And was crucified also under Pontius Pilate, suffered, and was buried.
Et resurrexit tertia die secundum scripturas, et ascendit in coelum, sedet ad dexteram Patris, et iterum venturus est cum gloria judicare vivos et mortuos, cujus regni non erit finis. (Chorus)
And the third day he rose again according to the Scriptures, and ascended into heaven, and sitteth on the right hand of the Father: and he shall come again with glory to judge both the living and the dead; whose kingdom shall have no end.
Et in Spiritum Sanctum, Dominum et vivificantem, qui ex Patre Filioque procedit, qui cum Patre et Filio simul adoratur et conglorificatur, qui locutus est per prophetas. Et unam sanctam catholicam et apostolicam Ecclesiam. (Air –Bass)
And I believe in the Holy Ghost, the Lord and Giver of Life, who prodeedeth from the Father and the Son, who with the Father and the Son together is worshipped and glorified, who spake by the Prophets. And I believe in one holy Catholic and Apostolic Church.
Confiteor unum baptisma in remissionem peccatorum. (Chorus)
I acknowledge baptism for the remission of sins.
Et exspecto resurrectionem mortuorum et vitam venturi saeculi. Amen. (Chorus)
And I look for the resurrection of the dead, and the life of the world to come. Amen.
Sanctus, sanctus, sanctus Dominus Deus Sabaoth. Pleni sunt coeli et terra gloria ejus.(Chorus)
Holy, holy, holy, Lord God of hosts. Heaven and earth are full of Thy glory.
IV. OSANNA, BENEDICTUS, AGNUS DEI
Osanna in excelsis. (Chorus)
Glory be to Thee, O Lord most high.
Benedictus qui venit in nomine Domini. (Air-Tenor)
Blessed is he, who cometh in the name of the Lord.
Osanna in excelsis.
Glory be to Thee, O Lord most high.
Agnus Dei, qui tollis peccata mundi, miserere nobis. (Air-Mezzo-soprano)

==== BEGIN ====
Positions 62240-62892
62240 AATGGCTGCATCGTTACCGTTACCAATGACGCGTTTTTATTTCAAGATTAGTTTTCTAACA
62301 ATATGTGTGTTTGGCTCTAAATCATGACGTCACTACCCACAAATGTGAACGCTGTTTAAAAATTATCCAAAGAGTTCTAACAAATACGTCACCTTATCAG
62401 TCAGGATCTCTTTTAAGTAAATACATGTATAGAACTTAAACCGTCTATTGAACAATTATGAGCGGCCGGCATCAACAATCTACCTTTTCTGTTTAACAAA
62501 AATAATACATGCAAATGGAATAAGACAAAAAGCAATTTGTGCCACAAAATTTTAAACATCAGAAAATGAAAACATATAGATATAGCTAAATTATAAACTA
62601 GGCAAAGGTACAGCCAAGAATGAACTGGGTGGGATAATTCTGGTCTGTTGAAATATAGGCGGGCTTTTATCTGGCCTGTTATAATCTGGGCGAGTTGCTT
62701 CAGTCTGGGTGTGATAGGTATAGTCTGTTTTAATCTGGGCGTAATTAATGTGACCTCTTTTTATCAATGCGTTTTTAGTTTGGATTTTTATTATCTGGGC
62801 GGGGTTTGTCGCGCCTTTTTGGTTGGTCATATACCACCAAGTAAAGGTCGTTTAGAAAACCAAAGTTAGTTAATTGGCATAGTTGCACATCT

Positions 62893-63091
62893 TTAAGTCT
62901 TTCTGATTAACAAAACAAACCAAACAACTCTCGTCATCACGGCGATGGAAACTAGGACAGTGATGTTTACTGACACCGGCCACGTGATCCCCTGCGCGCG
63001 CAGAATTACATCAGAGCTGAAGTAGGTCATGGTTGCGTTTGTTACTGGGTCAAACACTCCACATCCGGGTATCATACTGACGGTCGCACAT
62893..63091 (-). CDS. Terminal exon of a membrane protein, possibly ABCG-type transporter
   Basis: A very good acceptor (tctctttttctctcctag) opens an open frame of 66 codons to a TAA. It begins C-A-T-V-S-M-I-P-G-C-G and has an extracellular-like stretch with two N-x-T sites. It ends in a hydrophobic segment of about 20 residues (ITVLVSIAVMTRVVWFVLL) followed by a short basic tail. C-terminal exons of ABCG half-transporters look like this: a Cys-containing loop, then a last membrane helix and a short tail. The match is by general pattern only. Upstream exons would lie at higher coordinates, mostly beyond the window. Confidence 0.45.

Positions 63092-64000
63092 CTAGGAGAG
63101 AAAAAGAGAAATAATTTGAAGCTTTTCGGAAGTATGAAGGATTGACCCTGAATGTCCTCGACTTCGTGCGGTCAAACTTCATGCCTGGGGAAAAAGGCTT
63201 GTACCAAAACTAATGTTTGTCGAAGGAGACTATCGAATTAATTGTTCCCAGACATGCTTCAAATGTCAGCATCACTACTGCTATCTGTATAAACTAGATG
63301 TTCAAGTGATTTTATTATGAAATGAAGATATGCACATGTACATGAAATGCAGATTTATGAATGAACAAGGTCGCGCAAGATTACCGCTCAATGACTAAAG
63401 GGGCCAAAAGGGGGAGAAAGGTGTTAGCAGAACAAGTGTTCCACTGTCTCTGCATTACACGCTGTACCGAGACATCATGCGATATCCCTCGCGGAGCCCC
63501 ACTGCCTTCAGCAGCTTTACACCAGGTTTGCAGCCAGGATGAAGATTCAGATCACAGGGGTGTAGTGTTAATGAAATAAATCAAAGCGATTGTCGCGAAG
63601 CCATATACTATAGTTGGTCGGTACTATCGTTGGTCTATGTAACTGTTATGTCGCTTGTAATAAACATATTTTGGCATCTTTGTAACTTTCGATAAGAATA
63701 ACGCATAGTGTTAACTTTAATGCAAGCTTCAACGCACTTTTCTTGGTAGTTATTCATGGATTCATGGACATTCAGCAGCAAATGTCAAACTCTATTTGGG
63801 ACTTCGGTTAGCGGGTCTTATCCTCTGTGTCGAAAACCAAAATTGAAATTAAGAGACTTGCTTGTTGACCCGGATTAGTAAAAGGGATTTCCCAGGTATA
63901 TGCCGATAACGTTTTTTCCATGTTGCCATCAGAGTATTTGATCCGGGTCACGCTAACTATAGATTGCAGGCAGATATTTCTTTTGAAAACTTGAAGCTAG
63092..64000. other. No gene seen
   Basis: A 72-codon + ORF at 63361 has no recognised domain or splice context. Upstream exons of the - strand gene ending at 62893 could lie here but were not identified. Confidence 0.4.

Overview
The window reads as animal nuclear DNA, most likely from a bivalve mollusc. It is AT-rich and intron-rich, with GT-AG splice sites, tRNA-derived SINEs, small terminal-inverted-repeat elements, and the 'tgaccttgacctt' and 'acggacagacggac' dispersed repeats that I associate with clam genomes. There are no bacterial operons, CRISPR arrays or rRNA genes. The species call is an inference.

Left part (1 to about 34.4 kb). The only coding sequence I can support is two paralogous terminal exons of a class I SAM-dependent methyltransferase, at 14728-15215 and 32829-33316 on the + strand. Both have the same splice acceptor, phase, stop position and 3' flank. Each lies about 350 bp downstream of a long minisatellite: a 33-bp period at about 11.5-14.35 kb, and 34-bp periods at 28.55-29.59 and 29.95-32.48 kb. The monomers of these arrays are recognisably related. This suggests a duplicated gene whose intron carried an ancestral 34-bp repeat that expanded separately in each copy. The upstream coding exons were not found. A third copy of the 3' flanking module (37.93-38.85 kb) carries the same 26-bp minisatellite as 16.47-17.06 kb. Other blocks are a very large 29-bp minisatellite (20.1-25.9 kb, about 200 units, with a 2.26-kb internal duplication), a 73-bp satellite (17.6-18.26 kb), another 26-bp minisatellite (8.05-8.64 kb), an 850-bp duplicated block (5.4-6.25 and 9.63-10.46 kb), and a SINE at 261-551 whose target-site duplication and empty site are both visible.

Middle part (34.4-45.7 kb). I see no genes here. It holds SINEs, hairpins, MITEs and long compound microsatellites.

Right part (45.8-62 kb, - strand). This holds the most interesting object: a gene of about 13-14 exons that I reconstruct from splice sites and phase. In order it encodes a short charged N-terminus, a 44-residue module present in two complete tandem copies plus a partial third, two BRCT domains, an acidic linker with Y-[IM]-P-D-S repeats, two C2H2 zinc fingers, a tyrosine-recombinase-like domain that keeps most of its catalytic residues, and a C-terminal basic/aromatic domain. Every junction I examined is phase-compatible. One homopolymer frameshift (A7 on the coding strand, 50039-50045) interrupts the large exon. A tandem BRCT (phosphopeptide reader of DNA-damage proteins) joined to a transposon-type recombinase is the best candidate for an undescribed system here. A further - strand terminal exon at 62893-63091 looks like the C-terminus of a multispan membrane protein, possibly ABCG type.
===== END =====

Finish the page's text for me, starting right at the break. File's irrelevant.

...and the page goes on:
O Lamb of God, that takest away the sins of the world, have mercy upon us.
Dona nobis pacem. (Chorus)
Grant us peace.
Almost all Bach’s works were composed for specific functions: the instrumental works for Prince Leopold of Anhalt-Köthen and for the Leipzig Collegium Musicum, the cantatas and Passions for religious services at Weimar or Leipzig. The exceptions are the works written for keyboard and the Mass in B minor. This gigantic work was not intended to be sung in its entirety at any specific liturgical ceremony. As Roland de Candé says, “listening to it is not compatible with the duration of the liturgy, not even as part of the most solemn ceremony.” While several of its movements are borrowed from previously written cantatas, it remains a free-standing gratuitous religious work, without specific liturgical function. In this, it is unique not only among Bach’s works, but indeed in the history of music.
Let us look at the circumstances and events of its genesis. Bach, from the first, had in mind a very precise goal. He was annoyed by the numerous vexations to which he was subjected by the authorities in Leipzig where, for nearly ten years, he had been working as Thomaskantor. The ‘most wise’ city council insisted more on his teaching Latin at the St. Thomas school than on the quality of music he was required to prepare for Sunday and holy day services at the St. Thomas and St. Nicholas churches.